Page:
Developments in cybersecurity regulations

24.03.21 09:47 AM By Brightsight

Cybersecurity is constantly evolving. As the industry matures, thousands of developments are occurring simultaneously and in different areas. One significant development with far-reaching potential is the introduction of the EU Cybersecurity Act of 2019. This regulation paves the way for new certification schemes to be introduced in Europe.

IT developers may wonder what this will mean for their business. Manufacturers based in other continents, for example, may wonder how they will be able to sell their products in Europe in the future.The introduction of the CSA creates interesting topics for conversation in the areas of cybersecurity, regulations and the impact they have on the industry worldwide.

Protecting the ecosystem
Regulations exist to protect the ecosystems. In our increasingly digital world, it’s important that consumers feel safe and comfortable using products and services. Trusted services must be supported by trusted processes and delivered by trusted devices. Certification plays a key role in building this chain of trust and increasing the resilience of IT products and services.

The EU Cybersecurity Act
Different security certification schemes, standards and regulations exist around the world to encourage IT developers to demonstrate that their products are sufficiently secure. Europe has been looking for ways to increase its cyber resilience. One of the mechanisms it came up with is the introduction of a "label" that shows that products, processes and services can be trusted. This "label" concept has evolved into a piece of legislation called the Cybersecurity Act (CSA). It came into force in June 2019, establishing an EU-wide certification framework to ensure an adequate level of security for IT products, services and processes. This allows tailored and risk-based certification schemes to be created, each with their own requirements.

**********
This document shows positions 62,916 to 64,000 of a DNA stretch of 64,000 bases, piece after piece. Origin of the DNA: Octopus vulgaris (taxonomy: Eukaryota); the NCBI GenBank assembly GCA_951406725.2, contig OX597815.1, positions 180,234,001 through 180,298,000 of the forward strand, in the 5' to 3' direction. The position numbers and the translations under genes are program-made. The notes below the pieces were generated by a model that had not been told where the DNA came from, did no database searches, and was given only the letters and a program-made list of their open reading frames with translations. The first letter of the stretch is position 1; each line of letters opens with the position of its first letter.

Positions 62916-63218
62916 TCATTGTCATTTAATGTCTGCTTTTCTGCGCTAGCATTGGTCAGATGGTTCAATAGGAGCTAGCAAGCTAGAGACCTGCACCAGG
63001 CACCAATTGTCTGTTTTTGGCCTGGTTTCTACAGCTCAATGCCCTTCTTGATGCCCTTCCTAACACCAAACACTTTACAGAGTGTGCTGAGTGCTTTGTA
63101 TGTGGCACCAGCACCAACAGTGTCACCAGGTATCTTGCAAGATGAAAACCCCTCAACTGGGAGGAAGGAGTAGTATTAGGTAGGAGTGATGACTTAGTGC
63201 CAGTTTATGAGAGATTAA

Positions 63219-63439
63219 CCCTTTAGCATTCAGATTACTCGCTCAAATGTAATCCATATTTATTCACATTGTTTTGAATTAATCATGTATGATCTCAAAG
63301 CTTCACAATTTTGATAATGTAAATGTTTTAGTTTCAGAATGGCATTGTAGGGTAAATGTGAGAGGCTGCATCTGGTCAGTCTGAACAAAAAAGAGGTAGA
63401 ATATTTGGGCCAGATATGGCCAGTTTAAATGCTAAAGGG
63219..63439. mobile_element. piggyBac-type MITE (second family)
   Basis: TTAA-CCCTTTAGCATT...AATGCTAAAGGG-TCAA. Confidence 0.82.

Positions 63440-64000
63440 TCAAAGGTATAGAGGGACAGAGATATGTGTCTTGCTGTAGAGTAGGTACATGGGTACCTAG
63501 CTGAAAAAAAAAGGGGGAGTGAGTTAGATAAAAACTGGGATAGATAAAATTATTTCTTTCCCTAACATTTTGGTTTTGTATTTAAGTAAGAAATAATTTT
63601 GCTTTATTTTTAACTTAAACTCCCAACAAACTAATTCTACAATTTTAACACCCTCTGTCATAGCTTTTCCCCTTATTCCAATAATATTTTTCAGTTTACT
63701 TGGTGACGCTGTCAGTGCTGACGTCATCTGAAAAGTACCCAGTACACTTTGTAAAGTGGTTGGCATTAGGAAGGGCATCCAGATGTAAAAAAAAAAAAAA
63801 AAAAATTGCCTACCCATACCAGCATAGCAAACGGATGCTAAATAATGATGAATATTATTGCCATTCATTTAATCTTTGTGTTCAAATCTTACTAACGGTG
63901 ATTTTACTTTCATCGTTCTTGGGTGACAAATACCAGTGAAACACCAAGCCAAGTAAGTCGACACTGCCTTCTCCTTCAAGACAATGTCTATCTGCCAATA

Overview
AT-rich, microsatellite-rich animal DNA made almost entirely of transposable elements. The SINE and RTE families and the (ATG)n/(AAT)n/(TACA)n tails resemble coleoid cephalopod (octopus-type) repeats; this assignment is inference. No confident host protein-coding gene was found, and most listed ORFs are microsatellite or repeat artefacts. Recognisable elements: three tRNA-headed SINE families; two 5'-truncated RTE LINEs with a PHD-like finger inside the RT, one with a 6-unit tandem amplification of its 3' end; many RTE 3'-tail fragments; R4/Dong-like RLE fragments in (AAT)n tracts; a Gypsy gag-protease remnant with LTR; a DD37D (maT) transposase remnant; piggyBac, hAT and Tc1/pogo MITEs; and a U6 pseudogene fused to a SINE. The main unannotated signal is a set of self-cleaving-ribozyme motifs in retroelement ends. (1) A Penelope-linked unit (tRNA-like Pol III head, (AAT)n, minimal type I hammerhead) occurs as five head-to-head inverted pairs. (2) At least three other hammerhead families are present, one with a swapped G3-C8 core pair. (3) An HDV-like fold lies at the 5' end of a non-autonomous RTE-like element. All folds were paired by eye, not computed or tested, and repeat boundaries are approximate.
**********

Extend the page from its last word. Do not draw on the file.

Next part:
While the nature of this certification framework is voluntary, its enforcement will be implemented through complementary pieces of legislation. For example, one can expect that security requirements in the energy, financial and transportation sectors will rely on certification frameworks for demonstrating conformance and compliance with those requirements. This is particularly relevant for applications in the high-risk security domain.

Developing certification schemes
ENISA, the European Union Agency for Cybersecurity, is currently coordinating the efforts in collaboration with the experts group, developing the very first scheme under the CSA framework: the EUCC scheme. This scheme is about certifying IT product security based on the Common Criteria standard, one of the best-known certification schemes for the evaluation of IT products today. The first version of EUCC is expected to be released in the summer of 2021.

A second scheme is currently in the making for the certification of cloud services (EUCS). This scheme is also expected to be released this year. Meanwhile, the 2020 Union Rolling Work Programme lists priorities for standardisation with a wide impact such as 5G, the Internet of Things (IoT) and industrial automation control systems (IACS). More certification programmes and schemes are expected to follow as the EU begins to shape its digital future in earnest.

Worldwide impact
Although the EU Cybersecurity Act is specific to EU member states, it represents a global trend. The US introduced its own cybersecurity law for federal agencies, H.R.1668 - IoT Cybersecurity Improvement Act in December 2020. Various other countries, for example in Southeast Asia, are looking to Europe and keeping a close eye on the developments outlined here. Much like the General Data Protection Regulation (GDPR) had a significant impact on data protection policy and enforcement worldwide, the EU is now serving as a blueprint for best practices in cybersecurity regulations across the globe.

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